March 19, 2001, 12:32 PM — SAN FRANCISCO -- Palm Inc. unwrapped two new handheld computers Monday, both of which include a small expansion slot that lets users add extra memory and software applications to their devices, and eventually hardware add-ons such as a wireless modem or a digital camera.
The m500, priced at US$399, has a black and white screen and comes with 8M bytes of memory. The m505, priced at $449, has a 16-bit color screen and also includes 8M bytes of memory. Both devices look a lot like the existing Palm V, although the color version is a fraction thicker and weighs slightly more, at 4.4 ounces.
The units come bundled with Palm's Mobile Connectivity Software, which lets users connect to the Web from certain types of mobile phones using a cable connector or the Palm's infrared port. They also include a new type of battery, called lithium polymer, which should add a few days' extra battery life, and a new version of Palm's operating system, version 4.0.
But most notable is the addition of a slot about the size of a postage stamp on top of the devices which accepts a Secure Digital (SD) card. Users can slot an SD card into their Palm when they need extra memory, or to view content that will be sold separately by Palm and its partners.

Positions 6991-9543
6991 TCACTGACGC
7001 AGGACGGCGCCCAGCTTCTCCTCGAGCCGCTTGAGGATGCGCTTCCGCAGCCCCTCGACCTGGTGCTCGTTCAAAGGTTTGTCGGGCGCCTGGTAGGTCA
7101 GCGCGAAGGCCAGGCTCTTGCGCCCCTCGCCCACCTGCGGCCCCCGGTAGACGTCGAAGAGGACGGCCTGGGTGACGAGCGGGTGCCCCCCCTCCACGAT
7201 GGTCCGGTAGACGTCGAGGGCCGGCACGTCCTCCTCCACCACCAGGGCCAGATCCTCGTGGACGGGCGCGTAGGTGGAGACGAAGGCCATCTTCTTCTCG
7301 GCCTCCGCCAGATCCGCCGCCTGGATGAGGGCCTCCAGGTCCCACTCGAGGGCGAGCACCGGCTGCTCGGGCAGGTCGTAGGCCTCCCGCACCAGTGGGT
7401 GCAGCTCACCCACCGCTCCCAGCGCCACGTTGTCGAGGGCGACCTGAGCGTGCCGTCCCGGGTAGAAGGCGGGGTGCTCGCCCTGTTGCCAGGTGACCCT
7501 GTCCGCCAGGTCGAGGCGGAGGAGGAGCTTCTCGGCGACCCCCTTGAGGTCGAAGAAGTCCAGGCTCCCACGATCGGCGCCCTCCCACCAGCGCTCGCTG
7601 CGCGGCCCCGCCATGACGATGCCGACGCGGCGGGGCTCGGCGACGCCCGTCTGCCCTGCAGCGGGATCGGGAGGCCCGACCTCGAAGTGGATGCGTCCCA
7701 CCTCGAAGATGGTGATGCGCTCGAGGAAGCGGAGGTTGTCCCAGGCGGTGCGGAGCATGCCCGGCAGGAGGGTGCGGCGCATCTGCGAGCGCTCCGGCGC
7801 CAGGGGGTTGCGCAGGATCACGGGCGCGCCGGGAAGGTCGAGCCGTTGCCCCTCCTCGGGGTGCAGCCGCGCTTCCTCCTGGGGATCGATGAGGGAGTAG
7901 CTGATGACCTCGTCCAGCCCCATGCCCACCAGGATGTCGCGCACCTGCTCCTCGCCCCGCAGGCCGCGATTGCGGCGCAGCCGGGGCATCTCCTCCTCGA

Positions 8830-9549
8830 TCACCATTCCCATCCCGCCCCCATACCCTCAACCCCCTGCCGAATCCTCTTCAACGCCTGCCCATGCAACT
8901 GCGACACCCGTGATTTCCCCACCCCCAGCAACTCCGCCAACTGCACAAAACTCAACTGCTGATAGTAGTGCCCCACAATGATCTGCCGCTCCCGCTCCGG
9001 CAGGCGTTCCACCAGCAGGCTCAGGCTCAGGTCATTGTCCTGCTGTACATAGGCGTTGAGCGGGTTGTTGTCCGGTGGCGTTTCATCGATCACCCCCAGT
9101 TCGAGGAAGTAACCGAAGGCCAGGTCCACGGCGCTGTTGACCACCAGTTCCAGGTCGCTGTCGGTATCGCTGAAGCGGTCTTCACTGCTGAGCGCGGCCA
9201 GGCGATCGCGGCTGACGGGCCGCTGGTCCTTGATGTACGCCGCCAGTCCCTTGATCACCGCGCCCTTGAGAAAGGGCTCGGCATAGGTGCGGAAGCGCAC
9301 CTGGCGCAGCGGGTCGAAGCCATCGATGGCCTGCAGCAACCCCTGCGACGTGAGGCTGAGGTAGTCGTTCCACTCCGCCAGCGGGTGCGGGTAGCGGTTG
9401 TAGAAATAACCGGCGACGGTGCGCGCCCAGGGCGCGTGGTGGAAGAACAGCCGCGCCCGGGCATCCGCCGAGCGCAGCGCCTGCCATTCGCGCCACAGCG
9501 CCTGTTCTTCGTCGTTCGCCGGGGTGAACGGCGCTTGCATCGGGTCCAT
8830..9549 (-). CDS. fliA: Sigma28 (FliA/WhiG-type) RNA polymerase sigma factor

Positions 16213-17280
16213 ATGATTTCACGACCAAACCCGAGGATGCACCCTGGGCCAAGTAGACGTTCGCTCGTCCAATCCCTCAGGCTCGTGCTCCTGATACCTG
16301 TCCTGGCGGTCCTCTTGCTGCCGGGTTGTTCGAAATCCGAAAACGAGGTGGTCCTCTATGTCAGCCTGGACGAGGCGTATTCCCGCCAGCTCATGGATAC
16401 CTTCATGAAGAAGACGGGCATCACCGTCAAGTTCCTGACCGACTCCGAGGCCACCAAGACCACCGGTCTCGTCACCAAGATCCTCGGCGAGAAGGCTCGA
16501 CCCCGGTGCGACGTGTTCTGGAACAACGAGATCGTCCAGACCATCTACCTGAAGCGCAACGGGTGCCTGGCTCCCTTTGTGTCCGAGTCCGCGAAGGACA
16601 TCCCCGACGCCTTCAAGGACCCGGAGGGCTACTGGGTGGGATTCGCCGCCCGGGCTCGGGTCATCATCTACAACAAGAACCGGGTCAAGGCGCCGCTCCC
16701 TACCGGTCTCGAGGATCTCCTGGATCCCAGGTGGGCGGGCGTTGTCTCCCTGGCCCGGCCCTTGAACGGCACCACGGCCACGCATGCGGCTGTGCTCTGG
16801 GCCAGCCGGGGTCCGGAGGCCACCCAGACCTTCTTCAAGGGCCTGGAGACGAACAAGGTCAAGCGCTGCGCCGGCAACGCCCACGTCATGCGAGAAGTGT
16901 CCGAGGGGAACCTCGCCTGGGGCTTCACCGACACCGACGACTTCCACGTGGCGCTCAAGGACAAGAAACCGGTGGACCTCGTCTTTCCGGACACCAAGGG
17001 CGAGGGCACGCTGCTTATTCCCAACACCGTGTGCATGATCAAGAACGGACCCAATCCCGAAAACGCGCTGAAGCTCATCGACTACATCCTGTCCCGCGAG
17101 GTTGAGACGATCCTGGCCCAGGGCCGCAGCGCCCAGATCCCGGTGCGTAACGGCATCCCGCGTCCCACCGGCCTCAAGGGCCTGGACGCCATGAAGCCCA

"We really chose the SD card because of its tiny size, which allowed us to incorporate it into the device without interfering with the elegant design. But it also opens a lot of doors in terms of extending the capabilities of the Palm to include new content and capabilities," said Stephen McDonnell, business development manager with Palm's consumer markets group.
For example, Palm will offer a card for $29.95 that includes 10 computer games, including SimCity and Zap!2016. It will also offer SD cards for travellers that include city guides, a currency converter and a language translator. Priced at $39.95 each, they come in three versions for travellers in the U.S., Europe or Asia Pacific, McDonnell said.
For users who want more storage, Palm will offer a 16M byte expansion card for $49.95 that could be used for storing images or other large files, or by corporate users for storing a large database. Palm is also selling a back-up card for $39.95 that lets users copy the contents of their Palm and then reload it in the event of a system failure.
The company doesn't want to get too deeply into the SD card business, and hopes better-known card manufacturers such as Matsushita Electric Co. Ltd. (better known for its Panasonic brand), Toshiba Corp. and SanDisk Corp. will step up their own production to meet demand from Palm users, McDonnell said.
Palm is also relying on partners to create hardware add-ons that make use of the SD slot to increase the functionality of the Palm, much like Handspring Inc., one of Palm's software licensees, uses Springboard modules to extend the capabilities of its Visor PDA (personal digital assistant).